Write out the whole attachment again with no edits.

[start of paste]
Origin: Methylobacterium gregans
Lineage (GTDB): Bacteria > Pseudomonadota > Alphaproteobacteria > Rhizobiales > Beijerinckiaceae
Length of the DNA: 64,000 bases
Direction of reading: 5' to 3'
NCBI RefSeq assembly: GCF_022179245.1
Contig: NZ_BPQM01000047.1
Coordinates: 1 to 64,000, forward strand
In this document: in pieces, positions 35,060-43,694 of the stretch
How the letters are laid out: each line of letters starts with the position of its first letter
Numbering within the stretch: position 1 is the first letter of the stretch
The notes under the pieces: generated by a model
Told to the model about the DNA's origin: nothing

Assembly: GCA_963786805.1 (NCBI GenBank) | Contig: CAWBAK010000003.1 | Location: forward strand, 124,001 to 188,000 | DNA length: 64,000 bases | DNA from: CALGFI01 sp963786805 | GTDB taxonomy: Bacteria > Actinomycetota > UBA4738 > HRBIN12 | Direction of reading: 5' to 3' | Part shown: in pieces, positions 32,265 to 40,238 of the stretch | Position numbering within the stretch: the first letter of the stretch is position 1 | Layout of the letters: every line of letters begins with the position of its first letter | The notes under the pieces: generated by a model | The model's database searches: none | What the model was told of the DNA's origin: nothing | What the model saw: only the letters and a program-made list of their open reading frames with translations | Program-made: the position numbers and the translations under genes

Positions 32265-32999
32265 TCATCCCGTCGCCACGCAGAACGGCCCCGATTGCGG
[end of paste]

Origin: Methylobacterium gregans
Lineage (GTDB): Bacteria > Pseudomonadota > Alphaproteobacteria > Rhizobiales > Beijerinckiaceae
Length of the DNA: 64,000 bases
Direction of reading: 5' to 3'
NCBI RefSeq assembly: GCF_022179245.1
Contig: NZ_BPQM01000047.1
Coordinates: 1 to 64,000, forward strand
In this document: in pieces, positions 35,060-43,694 of the stretch
How the letters are laid out: each line of letters starts with the position of its first letter
Numbering within the stretch: position 1 is the first letter of the stretch
The notes under the pieces: generated by a model
Told to the model about the DNA's origin: nothing

Assembly: GCA_963786805.1 (NCBI GenBank) | Contig: CAWBAK010000003.1 | Location: forward strand, 124,001 to 188,000 | DNA length: 64,000 bases | DNA from: CALGFI01 sp963786805 | GTDB taxonomy: Bacteria > Actinomycetota > UBA4738 > HRBIN12 | Direction of reading: 5' to 3' | Part shown: in pieces, positions 32,265 to 40,238 of the stretch | Position numbering within the stretch: the first letter of the stretch is position 1 | Layout of the letters: every line of letters begins with the position of its first letter | The notes under the pieces: generated by a model | The model's database searches: none | What the model was told of the DNA's origin: nothing | What the model saw: only the letters and a program-made list of their open reading frames with translations | Program-made: the position numbers and the translations under genes

Positions 32265-32999
32265 TCATCCCGTCGCCACGCAGAACGGCCCCGATTGCGG